The sandstone pagoda fort of Fatehpur Sikri in the afternoon. The Muslim Moguls who dominated the northern part of India from the 16th century combined the tiered roofs of Buddhist architecture with elaborate Hindu decoration and their own penchant for symmetry --under Emperor Akbar (1556–1605), religious tolerance was practiced. In the light of the setting sun, the stone elephant figures seem to echo both the wisdom and bloodshed of times long-gone.
On the train, dinner awaits. There's a choice of western-style contemporary cuisine and something called "Indian Experience:" a thali with portions of different, delicious dishes.
Day 2. Overnight the train travelled to Jaipur, a "pink city" of colored marble buildings that look as if they've been iced. The bus rolls past the Palace of Winds and its 950 windows, stirring memories of the 1980s series "Far Pavilions," a story of forbidden love in 1800s India.
Nine kilometers north and I'm on a wooden platform mounted on an elephant's back for the slow climb uphill to Fort Amber. The sun is just rising on the 12th century fort. It's still misty – I can't see the other elephants behind us although I hear the cries of the mahouts, their drivers. A voice in my head is saying something about tourist baloney, quelled immediately by another: come on, stop with the pseudo-critical thing, it's part of the program and people – including you – love it.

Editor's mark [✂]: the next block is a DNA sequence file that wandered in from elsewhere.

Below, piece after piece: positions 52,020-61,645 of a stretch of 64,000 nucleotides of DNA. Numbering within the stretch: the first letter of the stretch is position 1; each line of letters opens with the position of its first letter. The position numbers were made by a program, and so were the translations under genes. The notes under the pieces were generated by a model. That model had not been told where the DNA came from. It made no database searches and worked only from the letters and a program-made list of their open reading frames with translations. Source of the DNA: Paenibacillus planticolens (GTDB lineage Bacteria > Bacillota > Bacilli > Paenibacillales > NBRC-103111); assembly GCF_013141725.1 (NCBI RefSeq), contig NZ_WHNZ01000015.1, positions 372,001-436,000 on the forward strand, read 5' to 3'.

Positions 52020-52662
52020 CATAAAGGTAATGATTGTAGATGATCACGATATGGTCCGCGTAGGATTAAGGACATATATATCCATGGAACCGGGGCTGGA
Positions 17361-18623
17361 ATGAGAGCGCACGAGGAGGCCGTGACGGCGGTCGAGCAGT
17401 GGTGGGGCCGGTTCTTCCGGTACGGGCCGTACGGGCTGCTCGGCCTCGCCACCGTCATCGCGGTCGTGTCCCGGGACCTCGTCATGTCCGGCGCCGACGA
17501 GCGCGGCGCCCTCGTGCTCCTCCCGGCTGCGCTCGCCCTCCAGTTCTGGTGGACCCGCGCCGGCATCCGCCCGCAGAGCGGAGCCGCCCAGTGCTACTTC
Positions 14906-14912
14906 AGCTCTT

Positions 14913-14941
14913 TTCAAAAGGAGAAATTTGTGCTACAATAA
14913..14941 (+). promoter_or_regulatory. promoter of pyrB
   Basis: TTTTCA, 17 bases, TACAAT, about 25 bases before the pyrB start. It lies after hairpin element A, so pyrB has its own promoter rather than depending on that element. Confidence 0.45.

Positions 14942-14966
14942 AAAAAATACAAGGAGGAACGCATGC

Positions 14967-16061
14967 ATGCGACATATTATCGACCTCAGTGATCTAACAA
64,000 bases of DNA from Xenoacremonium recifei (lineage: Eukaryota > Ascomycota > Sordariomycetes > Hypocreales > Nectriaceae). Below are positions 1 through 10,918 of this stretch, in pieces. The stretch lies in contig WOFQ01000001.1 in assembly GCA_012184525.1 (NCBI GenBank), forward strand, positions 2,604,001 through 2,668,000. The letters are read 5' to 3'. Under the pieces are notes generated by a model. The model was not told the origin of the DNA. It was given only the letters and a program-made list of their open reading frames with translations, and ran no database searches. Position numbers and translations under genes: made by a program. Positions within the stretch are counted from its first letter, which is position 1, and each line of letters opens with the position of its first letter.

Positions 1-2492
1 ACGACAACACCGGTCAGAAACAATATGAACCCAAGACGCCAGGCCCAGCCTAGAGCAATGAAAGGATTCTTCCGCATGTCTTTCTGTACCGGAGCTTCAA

Once at the top we're projected into a labyrinthine maze of inner courts and mirrored halls --a space and time warp. When Mr. Hamid asks ""isn't it terrific?" I actually say "shhh!" so as not to break the spell.
Dinner in the torch-lit inner court of what was the Maharajah of Jaipur's city palace turned luxury hotel. Another highly photogenic setting. "Your cameras are going to start taking pictures all by themselves," gushes Mr. Hamid. Later, however, when I confide that the dancing transvestite entertainment isn't exactly knocking my socks off, he appears speechless. He recovers fast though, and says there's some "amazing food" coming up. He's right: incredible buffet in an incredible setting.